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  • Conor Twyford

What's On My Mind


It’s been an intense start to the new year.

Many, if not most of us were still on summer break when the news began to fill up again with stories of the latest travesties of justice – NZ Cricket’s shameful promotion of Scott Kuggeleijn, former NZ Air Force staffer Robert Roper being awarded costs despite being found guilty, and a young man promoting his music career at the expense of his victims. Some people also seemed very upset by an ad about razors.

Over a year on from the explosion of #metoo, stories of sexual abuse or assault continue to lead the news almost daily.

The interesting thing this year will be where our attention turns to as a nation. I think it will turn to our justice system. I read an amazing book over the summer. Eggshell Skull is young Queensland lawyer Bri Lee’s account of her own journey through the courts seeking justice as the complainant in her own case. This is the story of a broken justice system, told through the eyes and ears of a survivor.

In New Zealand our system does not serve survivors well either. Next week the Ministry of Justice is holding a Victims’ Hui to ask how we can improve our criminal justice system for all victims/survivors of crime. For survivors of sexual violence, the system currently works as a weapon against them. For the the 3% of cases of sexual violence which do go to court, victims/survivors are often traumatised, and consequences for offenders often fail to match the harm they have caused. I look forward to being part of that conversation and to taking the debate out into the community throughout the year. Stay tuned for more news on this front.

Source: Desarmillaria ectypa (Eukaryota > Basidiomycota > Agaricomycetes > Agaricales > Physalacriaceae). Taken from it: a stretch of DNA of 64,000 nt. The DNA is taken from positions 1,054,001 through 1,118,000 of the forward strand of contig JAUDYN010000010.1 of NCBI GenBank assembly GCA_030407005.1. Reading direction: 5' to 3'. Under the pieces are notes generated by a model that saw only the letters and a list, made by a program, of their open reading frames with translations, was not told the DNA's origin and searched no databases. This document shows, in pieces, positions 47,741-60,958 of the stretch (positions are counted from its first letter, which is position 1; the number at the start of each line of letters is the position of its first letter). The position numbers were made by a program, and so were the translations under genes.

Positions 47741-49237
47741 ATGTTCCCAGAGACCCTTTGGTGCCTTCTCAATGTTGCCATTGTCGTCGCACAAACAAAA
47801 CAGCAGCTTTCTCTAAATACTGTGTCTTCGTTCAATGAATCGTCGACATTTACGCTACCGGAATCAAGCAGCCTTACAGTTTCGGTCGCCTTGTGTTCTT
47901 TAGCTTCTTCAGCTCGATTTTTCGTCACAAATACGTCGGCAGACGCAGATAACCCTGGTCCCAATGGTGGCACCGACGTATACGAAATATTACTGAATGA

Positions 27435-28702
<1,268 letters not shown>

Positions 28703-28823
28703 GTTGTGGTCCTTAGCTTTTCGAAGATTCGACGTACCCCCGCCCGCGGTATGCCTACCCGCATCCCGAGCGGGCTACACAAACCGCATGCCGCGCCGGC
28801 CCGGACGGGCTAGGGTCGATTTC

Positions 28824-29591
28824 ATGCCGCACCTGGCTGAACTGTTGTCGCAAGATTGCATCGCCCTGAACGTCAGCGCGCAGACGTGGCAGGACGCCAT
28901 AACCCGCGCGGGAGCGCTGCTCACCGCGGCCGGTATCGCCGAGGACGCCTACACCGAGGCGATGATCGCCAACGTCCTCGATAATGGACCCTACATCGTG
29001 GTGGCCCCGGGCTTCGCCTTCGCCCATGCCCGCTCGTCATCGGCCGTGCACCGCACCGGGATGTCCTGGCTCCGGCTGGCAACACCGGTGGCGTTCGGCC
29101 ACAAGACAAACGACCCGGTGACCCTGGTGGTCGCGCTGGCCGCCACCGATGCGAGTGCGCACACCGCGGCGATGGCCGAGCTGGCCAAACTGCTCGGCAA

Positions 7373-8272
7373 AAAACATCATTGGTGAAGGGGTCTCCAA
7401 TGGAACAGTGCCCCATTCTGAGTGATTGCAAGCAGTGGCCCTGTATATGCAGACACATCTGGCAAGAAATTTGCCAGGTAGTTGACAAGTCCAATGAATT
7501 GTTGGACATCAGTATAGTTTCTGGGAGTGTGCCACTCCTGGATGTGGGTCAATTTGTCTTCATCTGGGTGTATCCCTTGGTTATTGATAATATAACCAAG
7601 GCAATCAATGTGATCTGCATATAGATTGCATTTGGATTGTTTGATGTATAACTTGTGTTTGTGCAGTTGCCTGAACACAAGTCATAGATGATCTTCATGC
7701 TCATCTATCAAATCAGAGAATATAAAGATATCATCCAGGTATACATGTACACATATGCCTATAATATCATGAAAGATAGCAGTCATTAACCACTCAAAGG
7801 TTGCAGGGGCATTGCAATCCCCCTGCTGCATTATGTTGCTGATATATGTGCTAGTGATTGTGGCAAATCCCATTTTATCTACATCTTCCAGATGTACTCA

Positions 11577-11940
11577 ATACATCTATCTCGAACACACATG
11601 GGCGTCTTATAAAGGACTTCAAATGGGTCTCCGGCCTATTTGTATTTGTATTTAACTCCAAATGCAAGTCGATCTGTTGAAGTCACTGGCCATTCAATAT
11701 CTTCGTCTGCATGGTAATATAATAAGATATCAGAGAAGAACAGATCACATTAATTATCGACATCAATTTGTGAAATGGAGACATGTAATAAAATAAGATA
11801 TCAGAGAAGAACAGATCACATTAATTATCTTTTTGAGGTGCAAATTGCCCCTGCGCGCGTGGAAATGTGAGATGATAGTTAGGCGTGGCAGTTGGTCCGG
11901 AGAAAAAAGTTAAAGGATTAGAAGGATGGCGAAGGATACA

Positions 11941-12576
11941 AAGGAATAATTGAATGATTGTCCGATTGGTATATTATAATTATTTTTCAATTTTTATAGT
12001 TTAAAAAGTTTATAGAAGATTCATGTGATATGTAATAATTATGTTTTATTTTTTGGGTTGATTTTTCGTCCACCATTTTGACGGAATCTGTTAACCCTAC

Trans rights put on back burner In other disappointing news, an amendment to the Births, Deaths, Marriages and Relationships Registration Act, which would have enabled transgender people to self-identify as their chosen gender on their birth certificates via a statutory declaration, and without having to undergo medical treatment, has been put onto the backburner by the government.  Self-identification is already used on passports and driver's licenses, but changing your gender on birth certificates currently requires a medical procedure and then an application to, and approval of, the Family Court.

As Lizzie Marvelly has said, the idea that a transgender person must undergo a medical "transition" in order to live their life as the gender that they identify with is now very outdated. And yet the law still labours under that misconception. This is an issue of basic human rights. Transgender youth have some of the worst self-harm and suicide statistics of the entire youth population. We will continue to advocate, alongside many other organisations, to see the select committee process which was handling the Bill re-started.



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